By Mike Hobart
Gruff, airy-toned saxophonist Joe Lovano and spiky, brittle-voiced trumpeter Dave Douglas have a long history of collaboration – John Zorn’s Masada project and Germany’s NDR Bigband capture the recent range. Their latest joint project, the Sound Prints quintet, celebrates the devious logic and collaborative freedoms of saxophonist/composer Wayne Shorter. The band was a standout at last July’s Copenhagen Jazz Festival, and this gig, with its intricate detail and shifting-sand arrangements, confirmed that the cut of the Douglas trumpet into Lovano’s breathy sax has rarely sounded better.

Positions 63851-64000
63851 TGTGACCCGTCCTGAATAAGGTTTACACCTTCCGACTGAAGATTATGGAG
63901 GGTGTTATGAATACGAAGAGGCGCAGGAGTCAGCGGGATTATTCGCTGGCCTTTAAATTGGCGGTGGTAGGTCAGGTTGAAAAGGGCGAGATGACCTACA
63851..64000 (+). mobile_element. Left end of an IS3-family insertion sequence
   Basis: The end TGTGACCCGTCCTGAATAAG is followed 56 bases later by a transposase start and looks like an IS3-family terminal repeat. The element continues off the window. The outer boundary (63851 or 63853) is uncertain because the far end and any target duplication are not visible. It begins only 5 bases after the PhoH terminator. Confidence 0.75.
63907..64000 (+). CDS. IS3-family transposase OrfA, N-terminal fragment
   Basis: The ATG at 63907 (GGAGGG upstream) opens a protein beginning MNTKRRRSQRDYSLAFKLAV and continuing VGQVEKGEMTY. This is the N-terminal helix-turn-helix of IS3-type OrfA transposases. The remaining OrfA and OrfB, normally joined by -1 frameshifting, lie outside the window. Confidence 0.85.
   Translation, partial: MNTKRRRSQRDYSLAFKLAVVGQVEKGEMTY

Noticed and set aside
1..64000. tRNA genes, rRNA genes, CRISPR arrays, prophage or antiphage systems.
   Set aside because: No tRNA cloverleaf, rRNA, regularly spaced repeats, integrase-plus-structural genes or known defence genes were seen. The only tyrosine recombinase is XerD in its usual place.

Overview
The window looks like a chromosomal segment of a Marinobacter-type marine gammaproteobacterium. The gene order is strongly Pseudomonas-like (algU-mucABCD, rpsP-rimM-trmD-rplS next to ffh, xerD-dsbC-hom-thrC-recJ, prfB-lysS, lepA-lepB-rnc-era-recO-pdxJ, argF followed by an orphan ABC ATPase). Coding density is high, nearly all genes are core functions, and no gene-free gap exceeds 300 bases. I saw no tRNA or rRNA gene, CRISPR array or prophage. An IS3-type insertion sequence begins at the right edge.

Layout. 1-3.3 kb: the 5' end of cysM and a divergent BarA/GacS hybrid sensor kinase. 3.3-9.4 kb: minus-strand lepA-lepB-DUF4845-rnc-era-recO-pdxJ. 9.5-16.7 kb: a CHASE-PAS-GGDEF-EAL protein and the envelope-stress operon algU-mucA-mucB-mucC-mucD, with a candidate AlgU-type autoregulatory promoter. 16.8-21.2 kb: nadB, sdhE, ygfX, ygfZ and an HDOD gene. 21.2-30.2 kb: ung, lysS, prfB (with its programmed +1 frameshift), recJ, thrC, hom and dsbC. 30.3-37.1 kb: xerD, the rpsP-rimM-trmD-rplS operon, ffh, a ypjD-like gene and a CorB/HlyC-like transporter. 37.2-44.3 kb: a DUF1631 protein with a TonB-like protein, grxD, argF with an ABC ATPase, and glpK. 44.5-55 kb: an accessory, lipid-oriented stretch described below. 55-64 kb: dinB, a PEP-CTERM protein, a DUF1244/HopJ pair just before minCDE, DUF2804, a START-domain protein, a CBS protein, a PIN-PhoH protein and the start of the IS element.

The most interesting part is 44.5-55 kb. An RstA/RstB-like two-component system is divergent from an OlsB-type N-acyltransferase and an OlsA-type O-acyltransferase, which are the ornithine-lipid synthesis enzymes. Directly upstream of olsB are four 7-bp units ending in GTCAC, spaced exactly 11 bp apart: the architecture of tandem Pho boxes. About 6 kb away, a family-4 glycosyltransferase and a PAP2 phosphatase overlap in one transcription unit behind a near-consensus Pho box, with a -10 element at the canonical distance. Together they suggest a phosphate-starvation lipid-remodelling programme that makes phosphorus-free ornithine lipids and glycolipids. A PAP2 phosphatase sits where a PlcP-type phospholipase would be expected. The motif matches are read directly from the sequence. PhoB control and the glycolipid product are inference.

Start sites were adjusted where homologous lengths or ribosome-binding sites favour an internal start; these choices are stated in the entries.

The genesis of the band lies in 2008, when Lovano and Douglas led the much-praised SF Jazz Collective through a programme of re-arranged Shorter classics. This band, though, captures the Shorter essence with a self-penned set that studiously avoids mimicry. The logic unfolds with unexpected angles, and themes emerge from a mist of improvised detail, but gone are the oblique brushstrokes of the Shorter palette. Lovano and Douglas’s lines are clear cut, sharp edged and border at times on the anthemic.
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